Friday, June 25, 2021

Cripendy Contest Third Place: Dinosaur by F.I. Goldhaber

With ponderous undulating of
gargantuan wings the heron
glides the stream's span, reminding
all who witness it still
carries DNA
of ancestors
who're long since
lost to

Biography: F.I. Goldhaber's words capture people, places, and politics with a photographer's eye and a poet's soul. As a reporter, editor, business writer, and marketing communications consultant, they produced news stories, feature articles, editorial columns, and reviews for newspapers, corporations, governments, and non-profits in five states. Now paper, electronic, plastic, and audio magazines, books, newspapers, calendars, broadsides, and street signs display their poetry, fiction, and essays. More than 170 of their poems appear in almost 75 publications, including four collections.

Sunday, June 20, 2021

Cripendy Contest Second Place: Tide by Ann Chiappetta

Hard packed sand softens
With each step, like thoughts
Yielding cool and unbidden underfoot

Sun descending, I walk from east to west
Sea water surges
Scours away thought-footprints

Hope and resolve walk beside me
I persevere, unable to alter the course

Though the dunes rise to the left and waves
Grab and pull my limbs on the right

I stay the course
Tears taste like the tide
And like the wet ambition of the fisherman’s net
Ego escapes, pours back into the sea


Biography: Ann’s poems, creative nonfiction, essays and fiction regularly appear in journals, online magazines, blogs and small press reviews. Ann’s poetry has found a place in the pages of Breath and Shadow’s 2016 debut anthology, Dozen: The Best of Breath and Shadow. Four books fill Ann’s authorly shelves and a fifth book is on its way in 2021. One overarching goal for Ann is to offer her books in all eBook, print and audio and file formats. Besides reading and writing, Ann spends time with her two- and four-footed family in New York’s historic and beautiful lower Hudson valley and continues to develop a mutually beneficial relationship with her assistive technology.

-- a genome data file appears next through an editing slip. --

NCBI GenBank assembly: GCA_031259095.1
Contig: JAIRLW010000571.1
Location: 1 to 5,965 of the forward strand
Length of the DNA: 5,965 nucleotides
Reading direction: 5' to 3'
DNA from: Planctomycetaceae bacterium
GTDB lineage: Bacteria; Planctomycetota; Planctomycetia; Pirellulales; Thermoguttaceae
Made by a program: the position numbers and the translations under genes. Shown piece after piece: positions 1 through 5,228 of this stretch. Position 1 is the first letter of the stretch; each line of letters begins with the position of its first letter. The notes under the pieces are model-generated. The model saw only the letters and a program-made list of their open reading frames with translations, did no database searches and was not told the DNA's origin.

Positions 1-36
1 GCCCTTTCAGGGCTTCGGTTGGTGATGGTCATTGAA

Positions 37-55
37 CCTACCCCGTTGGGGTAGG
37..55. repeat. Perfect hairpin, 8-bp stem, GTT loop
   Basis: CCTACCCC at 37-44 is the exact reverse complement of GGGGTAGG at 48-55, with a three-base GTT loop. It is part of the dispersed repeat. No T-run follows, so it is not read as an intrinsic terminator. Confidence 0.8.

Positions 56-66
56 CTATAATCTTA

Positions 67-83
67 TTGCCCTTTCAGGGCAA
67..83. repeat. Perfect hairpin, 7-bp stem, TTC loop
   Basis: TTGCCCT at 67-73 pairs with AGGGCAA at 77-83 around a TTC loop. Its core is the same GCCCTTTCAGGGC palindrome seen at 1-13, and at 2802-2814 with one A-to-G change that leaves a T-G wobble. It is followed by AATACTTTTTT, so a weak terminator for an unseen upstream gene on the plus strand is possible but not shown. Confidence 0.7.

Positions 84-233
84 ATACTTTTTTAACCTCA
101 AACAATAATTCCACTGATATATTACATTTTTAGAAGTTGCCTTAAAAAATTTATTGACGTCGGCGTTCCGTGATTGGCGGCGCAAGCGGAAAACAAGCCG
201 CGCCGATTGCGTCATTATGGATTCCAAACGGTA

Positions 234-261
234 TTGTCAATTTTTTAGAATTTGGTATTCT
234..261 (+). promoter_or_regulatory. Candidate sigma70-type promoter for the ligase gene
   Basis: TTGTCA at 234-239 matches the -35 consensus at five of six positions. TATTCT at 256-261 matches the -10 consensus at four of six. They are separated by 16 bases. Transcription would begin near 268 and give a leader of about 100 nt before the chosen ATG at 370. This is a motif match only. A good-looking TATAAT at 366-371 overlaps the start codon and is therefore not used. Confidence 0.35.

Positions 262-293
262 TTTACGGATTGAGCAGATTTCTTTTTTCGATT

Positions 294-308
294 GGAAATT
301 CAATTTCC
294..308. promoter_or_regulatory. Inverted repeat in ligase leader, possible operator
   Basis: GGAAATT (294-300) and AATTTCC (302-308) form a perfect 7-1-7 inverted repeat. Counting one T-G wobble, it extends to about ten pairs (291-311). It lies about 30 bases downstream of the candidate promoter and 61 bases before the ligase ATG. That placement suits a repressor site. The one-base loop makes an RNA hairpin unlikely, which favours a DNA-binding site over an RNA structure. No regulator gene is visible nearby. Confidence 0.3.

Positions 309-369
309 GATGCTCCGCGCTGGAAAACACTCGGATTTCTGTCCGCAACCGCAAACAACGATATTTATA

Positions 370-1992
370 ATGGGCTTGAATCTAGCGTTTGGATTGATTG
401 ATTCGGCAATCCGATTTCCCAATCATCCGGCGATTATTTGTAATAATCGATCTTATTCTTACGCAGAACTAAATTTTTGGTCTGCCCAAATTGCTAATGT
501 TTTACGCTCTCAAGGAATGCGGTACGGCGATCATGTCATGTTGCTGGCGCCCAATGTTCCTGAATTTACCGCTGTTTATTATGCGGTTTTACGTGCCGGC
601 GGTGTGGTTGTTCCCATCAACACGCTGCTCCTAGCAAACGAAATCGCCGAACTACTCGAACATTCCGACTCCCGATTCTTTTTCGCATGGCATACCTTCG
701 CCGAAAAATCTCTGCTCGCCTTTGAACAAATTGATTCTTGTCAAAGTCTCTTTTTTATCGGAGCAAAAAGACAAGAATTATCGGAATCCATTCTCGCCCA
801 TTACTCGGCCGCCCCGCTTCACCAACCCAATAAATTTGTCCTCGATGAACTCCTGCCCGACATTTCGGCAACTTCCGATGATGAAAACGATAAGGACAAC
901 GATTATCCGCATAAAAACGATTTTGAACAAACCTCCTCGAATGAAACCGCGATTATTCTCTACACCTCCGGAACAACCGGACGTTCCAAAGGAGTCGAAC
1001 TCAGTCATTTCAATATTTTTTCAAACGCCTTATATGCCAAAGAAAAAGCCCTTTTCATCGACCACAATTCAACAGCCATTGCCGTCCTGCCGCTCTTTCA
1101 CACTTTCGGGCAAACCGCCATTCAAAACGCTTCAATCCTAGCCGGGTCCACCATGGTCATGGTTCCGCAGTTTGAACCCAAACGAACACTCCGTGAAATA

Find her on the web: read her blog:

Friday, June 11, 2021

Cripendy Contest First Place: Blind Date by Carol Farnsworth

I am a blind artist. I rely on my memory and sense of touch to knit, shrink and produce felted art pieces. I have made felted animals for many years, but recently I have used animal figures to display challenged individuals. My art is to start a conversation with a humorous tableau. The second goal is to have an art piece that is touchable by blind and sighted persons.

The photo is "Blind Date". The figures are two pink pigs on a date. There is a leader dog in harness at the feet of the girl. While a white cane is located at the feet of the boy. Both pigs are talking and seated at a table with drinks and a lit candle. This shows that blind people can participate in normal activities. This art won first place in the craft division of the In Sight Art Contest in 2019.

Other art pieces I have exhibited, pictured age-related dementia and deaf/hard of hearing animals. Both have been in the In Sight Art Contest.

My work of felted wool makes the art easily explored by touch. This allows the blind and visual to experience the art with a different sense.